To measure the capacity of a battery it takes to discharge the battery using a resistor or any other load until the voltage drops to the minimum value, and record the current and voltage across the load during the discharge process. Then build a graph using collected data, and the capacity of a battery can be calculated from this data. But here is a problem - during discharging process the current across the load resistor dropping down, therefore we will need to integrate the data over time, so this method is not accurate.
But if we will discharge the battery through a current source, then we can find out the capacity of battery much easily and more accurately. But here is the other problem: the voltage across a battery (1.2...3.7 V) is not enough to power the current source. This problem can be solved by using an additional voltage source.
The circuit diagram used for battery capacity measurement is shown in fig. 1. Here we can see the battery to be tested V1 is connected in series with the current source (the current source is based on the voltage regulator LM7805 and resistor R1) and with the other voltage source V2. Note the polarity of V1 and V2: because they are connected in series, therefore their summary voltage is enough to power the current source. The minimum operating voltage of the current source is 7 Volts (5 V is the voltage at the output of the LM7805, across the resistor R1, and 2 V is the minimum operating voltage between input and output of LM7805). The summary voltage of V1 and V2 is not less than 9 V, it is more than operating voltage of the current source.
Instead of LM7805 you can use any other voltage regulator, for example, LM317 (its output voltage is 1.25 V and minimum dropout voltage is 3 V). In this case the operating voltage of the current source is 4.25 V, so we can use the power source V2 with voltage of 5 V. With LM317 the current can be calculated with this formula: I = 1,25/R1.
Then, for example, for the discharge current of 100 mA the value of R1 is around 12.5 Ω.
In the beginning, match the value of resistor R1 to set desirable discharge current. In most cases the discharge current is equal to the battery operation current. Note that some voltage regulators LM7805 and other may consume additional current of 2...8 mA, so it's better to check the current using an ammeter. After that, connect fully charged battery to the circuit board, turn on the switch SA1 and note the time. Watch the voltmeter (PV1) reading. When the battery voltage gets a minimum value, turn the switch SA1 off and note the time again. Remember that deep discharge may shorten the battery life or damage it!
By multiplying the discharge current (in Amperes) by discharge time (in hours) we can calculate the capacity of the battery (in Amperes per hour):
C = I * t
The minimum battery voltage is different for different types of battery. For example, for Nickel–cadmium battery (NiCd) a minimum voltage is 1.0 V, for Nickel–metal hydride battery (NiMH) - 1.1 V, for Lithium-ion battery Li-ion) - 2.5...3.0 V. For every specific model of battery this parameter may vary, so check the documentation of a battery.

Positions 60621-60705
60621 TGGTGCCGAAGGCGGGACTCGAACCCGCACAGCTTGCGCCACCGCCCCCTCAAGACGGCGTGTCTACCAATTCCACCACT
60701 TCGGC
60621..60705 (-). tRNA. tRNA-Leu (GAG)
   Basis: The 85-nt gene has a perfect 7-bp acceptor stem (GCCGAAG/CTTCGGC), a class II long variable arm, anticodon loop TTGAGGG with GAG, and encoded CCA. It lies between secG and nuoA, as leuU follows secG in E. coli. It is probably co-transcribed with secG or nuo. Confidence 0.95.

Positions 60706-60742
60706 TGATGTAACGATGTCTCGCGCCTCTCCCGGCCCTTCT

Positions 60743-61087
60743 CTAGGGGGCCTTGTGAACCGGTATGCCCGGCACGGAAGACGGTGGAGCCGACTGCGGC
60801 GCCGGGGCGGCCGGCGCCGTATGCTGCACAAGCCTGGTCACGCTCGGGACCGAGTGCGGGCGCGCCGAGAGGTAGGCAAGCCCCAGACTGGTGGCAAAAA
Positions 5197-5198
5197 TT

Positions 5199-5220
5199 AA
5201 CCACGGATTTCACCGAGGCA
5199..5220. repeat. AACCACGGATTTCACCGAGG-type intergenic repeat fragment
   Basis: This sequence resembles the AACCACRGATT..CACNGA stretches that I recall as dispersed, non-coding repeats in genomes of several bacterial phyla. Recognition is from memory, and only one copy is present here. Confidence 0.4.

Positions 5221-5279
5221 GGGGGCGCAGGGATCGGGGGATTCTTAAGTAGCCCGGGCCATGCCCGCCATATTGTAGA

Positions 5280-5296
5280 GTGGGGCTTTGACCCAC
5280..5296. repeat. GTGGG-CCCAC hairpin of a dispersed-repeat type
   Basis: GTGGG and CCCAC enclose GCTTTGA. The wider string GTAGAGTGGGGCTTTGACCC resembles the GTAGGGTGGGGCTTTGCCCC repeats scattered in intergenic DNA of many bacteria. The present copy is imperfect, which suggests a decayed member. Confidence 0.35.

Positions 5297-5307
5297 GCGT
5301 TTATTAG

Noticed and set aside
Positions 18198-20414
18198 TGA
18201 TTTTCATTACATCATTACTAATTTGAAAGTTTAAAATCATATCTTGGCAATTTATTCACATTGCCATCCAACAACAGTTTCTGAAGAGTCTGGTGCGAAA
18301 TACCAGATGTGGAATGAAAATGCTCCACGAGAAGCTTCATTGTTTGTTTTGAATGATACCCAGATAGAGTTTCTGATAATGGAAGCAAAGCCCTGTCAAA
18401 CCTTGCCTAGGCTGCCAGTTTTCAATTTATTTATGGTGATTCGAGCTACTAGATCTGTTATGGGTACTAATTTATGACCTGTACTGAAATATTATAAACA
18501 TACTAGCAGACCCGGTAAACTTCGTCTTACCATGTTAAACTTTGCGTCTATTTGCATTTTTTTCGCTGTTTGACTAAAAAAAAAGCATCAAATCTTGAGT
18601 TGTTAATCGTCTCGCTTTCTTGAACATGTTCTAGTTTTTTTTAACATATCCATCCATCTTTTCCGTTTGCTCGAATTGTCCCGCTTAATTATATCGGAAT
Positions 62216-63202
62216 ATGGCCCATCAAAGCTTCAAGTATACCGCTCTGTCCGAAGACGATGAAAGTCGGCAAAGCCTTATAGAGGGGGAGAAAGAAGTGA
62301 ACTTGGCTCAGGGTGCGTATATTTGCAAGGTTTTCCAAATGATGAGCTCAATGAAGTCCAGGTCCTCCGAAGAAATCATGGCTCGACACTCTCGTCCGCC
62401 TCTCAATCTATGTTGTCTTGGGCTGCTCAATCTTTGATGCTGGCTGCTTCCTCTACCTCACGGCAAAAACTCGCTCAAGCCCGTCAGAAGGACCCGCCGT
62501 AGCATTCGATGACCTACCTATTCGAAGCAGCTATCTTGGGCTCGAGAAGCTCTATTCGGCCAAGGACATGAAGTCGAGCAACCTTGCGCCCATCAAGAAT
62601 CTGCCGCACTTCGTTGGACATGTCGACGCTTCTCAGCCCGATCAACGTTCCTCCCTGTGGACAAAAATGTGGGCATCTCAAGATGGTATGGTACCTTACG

Let's consider a practical example how to measure the capacity of battery.
The battery NB-11L (see fig. 2.) was purchased from DealeXtreme for 3.7 dollars (SKU: 169532). The brand is unknown. It's marked capacity is 750 mAh. But the item description on the site shows only 650 mAh. What's the real capacity of this battery?
We need two contacts to connect wires to the battery. Let's make them out of paper clips. Bend paper clips as shown in fig. 3 and connect to "+" and "-" battery terminals (see Fig. 4.). You got to be very careful to avoid short circuit, because it can damage the battery. It is better to isolate clips, and left only tips exposed.
Fig. 3. DIY contacts used to connect
Fig. 4. DIY contacts
For the capacity measurement of the battery NB-11L, the discharge current was set at 100 mA. It means that value of R1 is just a little bit above of 50 Ohms. The power dissipation across the resistor R1 can be calculated with this formula: P = V2/R1, where V is the voltage across R1. In our case P=52/50=0.5 W. Voltage regulator LM7805 must be used with a heat sink. If there is no any suitable heat sink around, a glass of cold water can be used as a heat sink - just dip the LM7805 in the water, but keep pins above the water level (in case of TO-220 package).
After fully charged battery NB-11L was installed into the test circuit board and the switch SA1 was closed, the voltage across the battery were recorded every 30 minutes using the voltmeter PV1. After that, the discharge graph was drawn (see Fig. 5).
Fig. 5. Voltage across the battery NB-11L in the discharge process by the current of 100 mA.
From the graph shown in Fig. 5. we can see that it took almost 5 hours (at the current of 0.1 A) for the voltage across the battery to drop to 3 Volts. At the end the discharge voltage declines faster. Now we can calculate the battery capacity:
C = I * t = 0.1 * 5 = 0.5 A = 500 mA*h.
So the real capacity of the battery NB-11L of unknown brand is 1.5 times less than it is marked capacity.